Any time both competitors are on the floor with the fighter on top in between their opponent’s legs, this can be referred to as being in the guard top position. Using this position, the fighter can hit with both their hands or elbows.
The opponent in the guard bottom position will either make an effort to sweep the fighter or control their head and hands to minimise the amount of weight they can put behind their strikes.
Posture up guard
The mma fighter places one hand on the opponent’s upper body to stop them from sitting upright and taking hold of the head. With this particular control set up, the fighter can use strikes using the complete power of their body weight. The fighter keeps good posture and a strong base by sitting upright. Key Points:
- The fighter forces the opponent’s chest straight down with one hand while keeping good posture.
- The fighter’s other hand stays back to give you the choice of strikes or to push the opponent’s legs apart.
The bicep control stops the opponent from sitting upright. When utilized, the fighter’s arms are straight and the hands are put around the biceps with the thumbs on top. With their arms pinned to the mat, the opponent’s choices for counter strategies are decreased.
- The fighter controls the biceps by pinning the opponent down with their hands, with the thumbs on top.
- The fighter’s arms are straight and their body is leaning forwards.
The opponent on the floor strives to reduce the effect from strikes and elbows by manipulating the fighter’s hands and head. The fighter counteracts this by swiping away or manipulating the opponent’s hands. Both are able to use strikes to pass through each other’s defences.
- The fighter frees one hand in anticipation of punching.
- The fighter controls the opponent.
- The non-punching hand can be used to pin the opponent’s hand to their upper body, successfully stopping them from protecting themselves.
- The fighter throws an overhand by dropping their weight forwards.
- The opponent controls the fighter’s head and wrist to stop the fighter from hurling straight punches.
- The side of the opponent’s arm holding the fighter’s head is unprotected, therefore the fighter draws back their hand in preparation to toss a hammer fist.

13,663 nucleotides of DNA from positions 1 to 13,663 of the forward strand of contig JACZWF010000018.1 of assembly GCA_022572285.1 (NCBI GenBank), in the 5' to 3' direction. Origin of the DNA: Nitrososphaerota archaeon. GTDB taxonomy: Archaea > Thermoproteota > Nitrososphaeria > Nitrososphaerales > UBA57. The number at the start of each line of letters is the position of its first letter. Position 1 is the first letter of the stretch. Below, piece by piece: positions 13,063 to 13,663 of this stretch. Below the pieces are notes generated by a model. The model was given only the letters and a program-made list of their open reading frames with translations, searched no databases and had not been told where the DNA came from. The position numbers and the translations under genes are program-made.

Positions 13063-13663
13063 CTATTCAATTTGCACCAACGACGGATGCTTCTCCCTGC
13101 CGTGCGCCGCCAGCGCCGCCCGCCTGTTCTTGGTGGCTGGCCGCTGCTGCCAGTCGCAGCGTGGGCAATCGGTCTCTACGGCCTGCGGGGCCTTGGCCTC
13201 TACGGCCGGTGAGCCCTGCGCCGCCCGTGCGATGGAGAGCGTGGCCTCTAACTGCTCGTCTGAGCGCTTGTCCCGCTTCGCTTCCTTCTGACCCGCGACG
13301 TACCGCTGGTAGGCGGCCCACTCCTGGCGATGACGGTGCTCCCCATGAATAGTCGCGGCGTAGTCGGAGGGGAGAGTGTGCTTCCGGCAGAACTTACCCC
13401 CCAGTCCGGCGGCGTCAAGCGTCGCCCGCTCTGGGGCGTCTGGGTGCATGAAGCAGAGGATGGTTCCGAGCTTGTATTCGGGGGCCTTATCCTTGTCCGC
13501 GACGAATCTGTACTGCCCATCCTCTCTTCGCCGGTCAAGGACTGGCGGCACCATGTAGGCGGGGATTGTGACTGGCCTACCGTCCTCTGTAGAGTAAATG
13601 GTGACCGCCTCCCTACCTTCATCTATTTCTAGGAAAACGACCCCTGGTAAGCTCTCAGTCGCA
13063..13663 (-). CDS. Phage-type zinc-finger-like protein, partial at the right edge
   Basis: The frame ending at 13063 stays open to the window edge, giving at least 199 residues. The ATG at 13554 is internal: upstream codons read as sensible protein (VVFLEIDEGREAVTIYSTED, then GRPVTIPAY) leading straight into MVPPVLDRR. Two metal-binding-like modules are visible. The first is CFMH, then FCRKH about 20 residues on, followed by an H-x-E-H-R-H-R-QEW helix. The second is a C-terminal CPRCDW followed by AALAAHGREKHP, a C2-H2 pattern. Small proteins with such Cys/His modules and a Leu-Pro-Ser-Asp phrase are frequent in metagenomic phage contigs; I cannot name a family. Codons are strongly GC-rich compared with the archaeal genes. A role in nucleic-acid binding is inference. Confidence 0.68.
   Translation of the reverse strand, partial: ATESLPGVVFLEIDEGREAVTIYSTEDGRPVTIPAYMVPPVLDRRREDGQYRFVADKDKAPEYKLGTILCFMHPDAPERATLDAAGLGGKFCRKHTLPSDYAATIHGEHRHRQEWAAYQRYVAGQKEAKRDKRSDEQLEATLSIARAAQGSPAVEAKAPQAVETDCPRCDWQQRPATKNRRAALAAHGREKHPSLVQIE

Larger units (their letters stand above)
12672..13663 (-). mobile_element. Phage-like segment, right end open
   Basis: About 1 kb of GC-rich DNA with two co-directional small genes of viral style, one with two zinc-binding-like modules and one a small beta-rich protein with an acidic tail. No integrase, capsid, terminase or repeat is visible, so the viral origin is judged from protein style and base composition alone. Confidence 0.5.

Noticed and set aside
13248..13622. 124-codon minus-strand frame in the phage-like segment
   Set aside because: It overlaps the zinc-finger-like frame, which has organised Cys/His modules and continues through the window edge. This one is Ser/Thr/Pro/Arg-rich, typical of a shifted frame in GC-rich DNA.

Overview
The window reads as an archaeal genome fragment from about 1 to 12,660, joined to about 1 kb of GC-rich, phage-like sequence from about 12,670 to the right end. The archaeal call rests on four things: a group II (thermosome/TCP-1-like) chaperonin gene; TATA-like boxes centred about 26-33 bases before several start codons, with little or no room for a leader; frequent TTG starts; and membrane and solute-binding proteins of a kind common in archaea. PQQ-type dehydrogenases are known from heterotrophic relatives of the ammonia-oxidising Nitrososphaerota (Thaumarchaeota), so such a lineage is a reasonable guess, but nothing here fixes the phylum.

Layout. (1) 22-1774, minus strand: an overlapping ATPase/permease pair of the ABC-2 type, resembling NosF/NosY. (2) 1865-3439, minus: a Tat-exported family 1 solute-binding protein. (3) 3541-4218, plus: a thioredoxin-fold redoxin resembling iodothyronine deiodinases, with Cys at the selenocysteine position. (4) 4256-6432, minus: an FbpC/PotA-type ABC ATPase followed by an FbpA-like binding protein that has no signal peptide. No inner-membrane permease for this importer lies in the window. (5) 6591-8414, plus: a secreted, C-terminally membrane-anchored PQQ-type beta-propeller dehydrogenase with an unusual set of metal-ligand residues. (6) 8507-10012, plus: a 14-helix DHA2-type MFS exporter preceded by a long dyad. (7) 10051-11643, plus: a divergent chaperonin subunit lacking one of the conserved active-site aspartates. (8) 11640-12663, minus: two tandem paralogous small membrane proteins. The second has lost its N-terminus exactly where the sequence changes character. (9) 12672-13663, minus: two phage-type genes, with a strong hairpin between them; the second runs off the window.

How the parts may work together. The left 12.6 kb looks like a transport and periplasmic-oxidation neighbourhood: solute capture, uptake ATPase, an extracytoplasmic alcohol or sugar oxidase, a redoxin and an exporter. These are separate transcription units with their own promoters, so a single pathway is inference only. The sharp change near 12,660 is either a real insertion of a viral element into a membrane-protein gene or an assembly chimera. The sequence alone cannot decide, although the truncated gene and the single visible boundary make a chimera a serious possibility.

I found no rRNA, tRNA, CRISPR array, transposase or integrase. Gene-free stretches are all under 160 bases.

- The fighter has a clear route for the hammer fist.
- The hammer fist lands in the opponent’s face.
- The opponent controls the fighter’s head to stop them from throwing straight punches. The fighter has one hand about the opponent’s bicep to pin it to the mat.
- The fighter brings their other hand underneath the arm controlling their head.
- The fighter holds back for the adversary to look up.
- Any time they do, the fighter throws an uppercut to their chin.
- The opponent controls the fighters hands
- The fighter leans their body to the opposite side holding their wrists.
- The striking arm rotates upwards and forwards.
- The elbow clears the opponent’s arm and continues to rotate with the fighter’s body weight behind it until striking the opponent in the face.
- The opponent controls the fighter’s head and one arm.
- By controlling the fighter’s head, the opponent leaves one side of their body exposed. The fighter plans to take advantage of this and pulls their striking arm back in preparation.
Striking Combinations from Guard Top Position
Striking combinations in ground and pound are essential as they generate openings for strikes. The body-body-head punching combination is used to make the opponent protect the side of their body and, once they do, to punch their unprotected face. However, the non-striking arm should remain active to prevent the opponent’s hips from rising or an
BODY-BODY-HEAD COMBINATION FROM GUARD TOP
- The fighter strikes the opponent’s ribs with a body Hook.
- The fighter strikes again.
- To defend against another strike, the opponent lowers their arm to protect their side.
- The fighter takes advantage of the space create: and applies a hook to the opponent’s face.
Passing the guard
The fighter is in the full guard of an opponent on the ground when the opponent has their legs locked around them. (this position the opponent has the advantage as they are able to create distance, defend against strikes and attempted submissions.)
To get past this, the fighter distracts the opponent with combinations of strikes and then mixes and matches striking and specific passing-the-guard techniques. Here is how it plays out:
The fighter is in the opponent’s full guard.
The fighter simulating a pass-the-guard attempt by pushing down on to the opponent’s leg.
The opponent focuses their attention on their leg and the fighter uses the moment to come in with a strong overhand.
The impact of the overhand forces the opponent’s leg lock to break. The fighter pushes their knee and elbow against the opponent’s inner thigh to prevent the leg lock from being reapplied.